Urban Farming Expanding in Boston

Introduced in June, Article 89 is now a law.

Technically, the Boston Zoning Commission just approved new zoning that will support the growth of commercial farming in Boston to help improve access to affordable, fresh, and healthy food. Article 89, which we covered this past summer, creates clarity in Boston’s zoning code for urban farmers who want to pursue ground level and rooftop urban food production. But, it’s not as if this hasn’t been happening already. Boston is home to the second largest roof top farm in the world, and B.good restaurants grow more than 700 pounds of tomatoes every year on top of a downtown parking garage. In kiddy pools.

The new zoning is the result of a three year collaboration. Mayor Tom Menino will sign the zoning into law this week.

“Urban agriculture is an innovative way to improve city life. Boston’s new zoning creates opportunities for entrepreneurs, decreases the distance food travels from farm to table, and better ours communities,” Mayor Menino said in a press release. “Growing food within our city limits means better access to food and economic empowerment, all while cultivating a sense of neighborhood unity, and greening our city.”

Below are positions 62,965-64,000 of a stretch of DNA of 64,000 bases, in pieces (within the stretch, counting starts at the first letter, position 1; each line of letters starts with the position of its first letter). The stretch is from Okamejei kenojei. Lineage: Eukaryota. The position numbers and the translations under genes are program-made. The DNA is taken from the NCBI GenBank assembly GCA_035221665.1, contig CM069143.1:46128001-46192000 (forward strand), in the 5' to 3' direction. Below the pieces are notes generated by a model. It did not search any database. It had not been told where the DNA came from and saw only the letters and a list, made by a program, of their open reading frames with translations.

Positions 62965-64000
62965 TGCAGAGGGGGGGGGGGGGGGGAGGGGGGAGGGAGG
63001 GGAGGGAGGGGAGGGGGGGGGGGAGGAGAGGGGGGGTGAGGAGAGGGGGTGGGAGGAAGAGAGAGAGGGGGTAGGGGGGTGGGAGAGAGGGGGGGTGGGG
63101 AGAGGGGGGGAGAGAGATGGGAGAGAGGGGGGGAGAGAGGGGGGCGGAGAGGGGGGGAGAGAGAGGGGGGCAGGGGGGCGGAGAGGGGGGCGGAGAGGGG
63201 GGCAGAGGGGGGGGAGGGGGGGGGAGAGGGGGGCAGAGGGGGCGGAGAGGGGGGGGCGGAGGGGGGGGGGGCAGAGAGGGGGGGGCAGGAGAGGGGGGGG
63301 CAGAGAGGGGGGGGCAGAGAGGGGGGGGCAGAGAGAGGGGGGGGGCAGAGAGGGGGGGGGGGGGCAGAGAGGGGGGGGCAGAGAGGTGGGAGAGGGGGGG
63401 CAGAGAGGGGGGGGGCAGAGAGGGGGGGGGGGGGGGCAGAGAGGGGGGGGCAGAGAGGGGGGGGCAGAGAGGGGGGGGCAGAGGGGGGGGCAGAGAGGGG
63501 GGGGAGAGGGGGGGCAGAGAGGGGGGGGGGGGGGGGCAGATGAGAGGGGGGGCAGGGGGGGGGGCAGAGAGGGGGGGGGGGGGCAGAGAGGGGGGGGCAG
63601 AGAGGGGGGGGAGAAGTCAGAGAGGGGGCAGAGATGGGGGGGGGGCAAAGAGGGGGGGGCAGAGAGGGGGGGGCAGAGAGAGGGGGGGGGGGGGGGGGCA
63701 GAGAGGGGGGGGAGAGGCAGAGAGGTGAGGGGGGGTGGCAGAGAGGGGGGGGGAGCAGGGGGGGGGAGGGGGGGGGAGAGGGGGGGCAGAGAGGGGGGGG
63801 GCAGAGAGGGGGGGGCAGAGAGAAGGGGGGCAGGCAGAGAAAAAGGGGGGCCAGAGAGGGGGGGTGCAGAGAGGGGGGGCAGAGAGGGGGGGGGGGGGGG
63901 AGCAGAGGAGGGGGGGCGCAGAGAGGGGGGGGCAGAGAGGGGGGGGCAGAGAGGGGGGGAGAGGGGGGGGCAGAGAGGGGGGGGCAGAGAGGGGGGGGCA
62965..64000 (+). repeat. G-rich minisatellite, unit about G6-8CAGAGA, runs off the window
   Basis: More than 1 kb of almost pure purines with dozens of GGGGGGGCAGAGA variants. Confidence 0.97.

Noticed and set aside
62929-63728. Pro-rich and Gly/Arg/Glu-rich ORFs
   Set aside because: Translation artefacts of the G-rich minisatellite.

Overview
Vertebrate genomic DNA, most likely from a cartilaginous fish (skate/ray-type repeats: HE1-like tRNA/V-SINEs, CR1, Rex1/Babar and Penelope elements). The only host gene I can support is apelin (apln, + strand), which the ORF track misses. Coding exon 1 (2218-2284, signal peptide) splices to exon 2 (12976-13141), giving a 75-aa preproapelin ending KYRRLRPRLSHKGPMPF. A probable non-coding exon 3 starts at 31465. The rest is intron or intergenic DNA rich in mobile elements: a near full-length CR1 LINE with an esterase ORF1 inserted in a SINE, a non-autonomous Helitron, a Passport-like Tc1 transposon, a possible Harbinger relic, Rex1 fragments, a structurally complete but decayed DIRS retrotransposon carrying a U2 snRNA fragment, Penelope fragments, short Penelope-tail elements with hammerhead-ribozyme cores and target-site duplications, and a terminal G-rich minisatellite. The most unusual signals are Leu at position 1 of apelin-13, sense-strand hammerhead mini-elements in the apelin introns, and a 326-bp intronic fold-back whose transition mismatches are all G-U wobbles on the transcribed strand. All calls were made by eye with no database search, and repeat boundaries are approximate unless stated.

According to the press release:

By formalizing zoning for urban agriculture, Boston has put itself at the forefront of urban food production. Article 89 addresses a wide range of growing activities, including ground-level farms, roof-level farms, roof-level greenhouses, composting, aquaculture, hydroponics, aquaponics, freight farming, farmers’ markets, farm stands, and soil safety. The keeping of hens and bees on residential property is already addressed in the existing Zoning Code, but Article 89 details size and maintenance requirements for these uses. Article 89 applies only to commercial agricultural endeavors; community gardens and backyard gardening are not a part of the new zoning.

“We have an opportunity to develop our community — the people who live in it and the land around it — in a holistic sort of way,” said Bruce Bickerstaff, Roxbury community leader and member of the Urban Agriculture Working Group. “I’m excited for members of our community who might not otherwise have the opportunity to get in on the ground floor of such an exciting business opportunity that is economic, nutritional, educational and spiritual in its nature.”

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